This book project begins from the assumption that the study of "exceptionally normal" men and women has radical implications for the understanding of Sudanese politics and history. Against a historiography enchanted by elite actors and international agents, this book examines how ordinary people have induced the most important political shifts in the history of the country, including the last 2019 Revolution; but also how they have participated to the construction of consensus that regimes needed to survive. The two volumes of the book follow an organization according to discipline: the first is mostly on social history and the second on ‘politics from below’.
Towards a new social history of Sudan
Edited by: Mahassin Abd al-Jaliil, Iris Seri-Hersch, Anael Poussier, Elena Vezzadini
In the historiography of Sudan, there is a notorious scarcity of works on social history, and all the more on the history of gender and women (which is surprising if one thinks at the exceptional importance of the women movement in Sudan, past and present). The field is dominated by political history, or by an institutional colonial history with no actors inside. It is as if the scholarship had missed the radical impact of social history, be it in its Marxist or French culturalist understanding, in re-envisioning the question of agency in history. With its original and unpublished research on women history, micro-history and subaltern history, this volume hopes to be an important addition to the scholarship on Sudan Studies, and more generally to African and Middle Eastern studies.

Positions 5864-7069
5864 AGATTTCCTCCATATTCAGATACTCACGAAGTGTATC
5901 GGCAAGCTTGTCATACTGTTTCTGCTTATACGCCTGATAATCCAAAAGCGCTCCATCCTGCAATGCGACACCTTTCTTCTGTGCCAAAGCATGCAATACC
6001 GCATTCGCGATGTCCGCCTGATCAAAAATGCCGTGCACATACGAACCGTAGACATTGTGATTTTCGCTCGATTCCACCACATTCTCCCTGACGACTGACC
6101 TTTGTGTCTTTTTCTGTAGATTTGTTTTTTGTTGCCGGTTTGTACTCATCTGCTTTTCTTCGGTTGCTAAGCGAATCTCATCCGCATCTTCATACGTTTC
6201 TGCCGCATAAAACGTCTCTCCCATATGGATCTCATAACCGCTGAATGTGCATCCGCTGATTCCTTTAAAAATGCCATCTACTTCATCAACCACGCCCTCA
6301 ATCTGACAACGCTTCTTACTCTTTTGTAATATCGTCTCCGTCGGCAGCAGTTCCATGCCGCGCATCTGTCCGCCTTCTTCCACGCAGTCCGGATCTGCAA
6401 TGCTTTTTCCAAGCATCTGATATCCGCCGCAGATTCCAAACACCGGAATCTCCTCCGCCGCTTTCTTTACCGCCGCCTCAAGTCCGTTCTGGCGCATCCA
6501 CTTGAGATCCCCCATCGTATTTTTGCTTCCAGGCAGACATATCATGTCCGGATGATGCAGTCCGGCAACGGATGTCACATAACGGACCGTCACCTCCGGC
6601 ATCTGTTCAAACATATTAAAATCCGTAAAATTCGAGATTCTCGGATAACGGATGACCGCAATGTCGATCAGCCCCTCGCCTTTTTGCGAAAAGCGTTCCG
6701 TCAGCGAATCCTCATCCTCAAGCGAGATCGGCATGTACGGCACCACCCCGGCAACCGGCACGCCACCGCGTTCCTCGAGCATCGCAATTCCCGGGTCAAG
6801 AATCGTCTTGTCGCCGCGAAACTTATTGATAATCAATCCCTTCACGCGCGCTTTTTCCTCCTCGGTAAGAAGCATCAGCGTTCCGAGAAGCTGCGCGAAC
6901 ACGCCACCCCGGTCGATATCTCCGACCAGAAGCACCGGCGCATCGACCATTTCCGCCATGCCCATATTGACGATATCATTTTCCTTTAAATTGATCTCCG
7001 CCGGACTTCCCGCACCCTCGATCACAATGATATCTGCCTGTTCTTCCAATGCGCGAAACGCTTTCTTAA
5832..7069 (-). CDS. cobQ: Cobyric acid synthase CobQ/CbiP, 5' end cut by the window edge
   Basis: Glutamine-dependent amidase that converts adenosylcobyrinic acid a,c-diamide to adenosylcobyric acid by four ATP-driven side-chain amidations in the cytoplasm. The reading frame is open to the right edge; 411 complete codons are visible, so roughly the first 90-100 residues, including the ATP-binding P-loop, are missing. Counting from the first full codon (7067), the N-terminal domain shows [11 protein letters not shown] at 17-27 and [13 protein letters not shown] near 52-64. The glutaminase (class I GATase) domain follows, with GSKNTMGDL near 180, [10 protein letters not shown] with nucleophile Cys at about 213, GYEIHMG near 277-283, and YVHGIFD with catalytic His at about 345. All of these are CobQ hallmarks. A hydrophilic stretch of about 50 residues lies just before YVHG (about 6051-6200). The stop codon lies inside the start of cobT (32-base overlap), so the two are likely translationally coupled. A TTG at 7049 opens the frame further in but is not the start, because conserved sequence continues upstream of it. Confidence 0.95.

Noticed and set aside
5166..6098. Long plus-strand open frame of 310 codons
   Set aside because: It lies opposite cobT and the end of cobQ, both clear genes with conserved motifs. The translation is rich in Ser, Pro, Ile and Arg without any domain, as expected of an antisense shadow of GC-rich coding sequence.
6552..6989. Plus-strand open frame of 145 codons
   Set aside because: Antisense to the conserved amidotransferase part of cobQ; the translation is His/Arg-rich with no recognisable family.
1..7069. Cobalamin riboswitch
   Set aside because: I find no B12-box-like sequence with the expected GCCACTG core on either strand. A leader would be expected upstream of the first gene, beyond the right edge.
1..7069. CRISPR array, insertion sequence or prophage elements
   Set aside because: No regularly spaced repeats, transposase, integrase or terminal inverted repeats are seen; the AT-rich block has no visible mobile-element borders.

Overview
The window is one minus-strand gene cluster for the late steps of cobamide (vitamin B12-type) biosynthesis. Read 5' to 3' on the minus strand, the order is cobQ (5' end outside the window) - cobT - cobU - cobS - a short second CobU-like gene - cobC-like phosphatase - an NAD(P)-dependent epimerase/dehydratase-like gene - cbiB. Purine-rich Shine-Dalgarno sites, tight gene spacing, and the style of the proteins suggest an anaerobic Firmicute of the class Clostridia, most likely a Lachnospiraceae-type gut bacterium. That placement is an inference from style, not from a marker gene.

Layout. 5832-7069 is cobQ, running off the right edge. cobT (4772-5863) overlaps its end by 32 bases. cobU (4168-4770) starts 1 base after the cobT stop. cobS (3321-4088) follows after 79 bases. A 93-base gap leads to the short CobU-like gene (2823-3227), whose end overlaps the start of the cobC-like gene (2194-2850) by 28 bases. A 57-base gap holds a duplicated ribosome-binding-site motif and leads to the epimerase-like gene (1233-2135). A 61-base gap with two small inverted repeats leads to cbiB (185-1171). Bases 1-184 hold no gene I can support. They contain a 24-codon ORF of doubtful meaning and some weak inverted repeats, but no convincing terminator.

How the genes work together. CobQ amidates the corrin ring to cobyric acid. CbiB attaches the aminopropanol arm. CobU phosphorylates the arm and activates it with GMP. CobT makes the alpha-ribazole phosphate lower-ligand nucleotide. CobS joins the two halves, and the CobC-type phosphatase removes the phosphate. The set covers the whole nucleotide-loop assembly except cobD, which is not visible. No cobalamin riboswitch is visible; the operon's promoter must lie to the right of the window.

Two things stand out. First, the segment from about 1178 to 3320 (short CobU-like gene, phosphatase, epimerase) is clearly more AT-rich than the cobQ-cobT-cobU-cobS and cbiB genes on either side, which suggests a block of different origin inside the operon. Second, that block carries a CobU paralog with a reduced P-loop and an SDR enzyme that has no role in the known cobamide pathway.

Power from below: ordinary doing and undoing of the establishment
Edited by: Mahassin Abd al-Jalil, Lucie Revilla, Elena Vezzadini
In a similar way, the second volume wishes to explore the role of ordinary people in the making and unmaking of the various Sudanese regimes, and in particular of the Ingaz (1989-2019). If much attention in Sudan Studies has been given to the role of civil war and the peripheries in bringing about change, there are very few studies that focus on ordinary people and everyday routines where politics is made and unmade (marriages celebrations, the meaning of police ethos in a context of authoritarianism, or the role of women in the last regime). Thus, this volume aims to contribute to a political anthropology of consensus in violent regimes, something that in the case of European history has been well studied, but it is almost absent in African studies, where ordinary citizens are seen as powerless.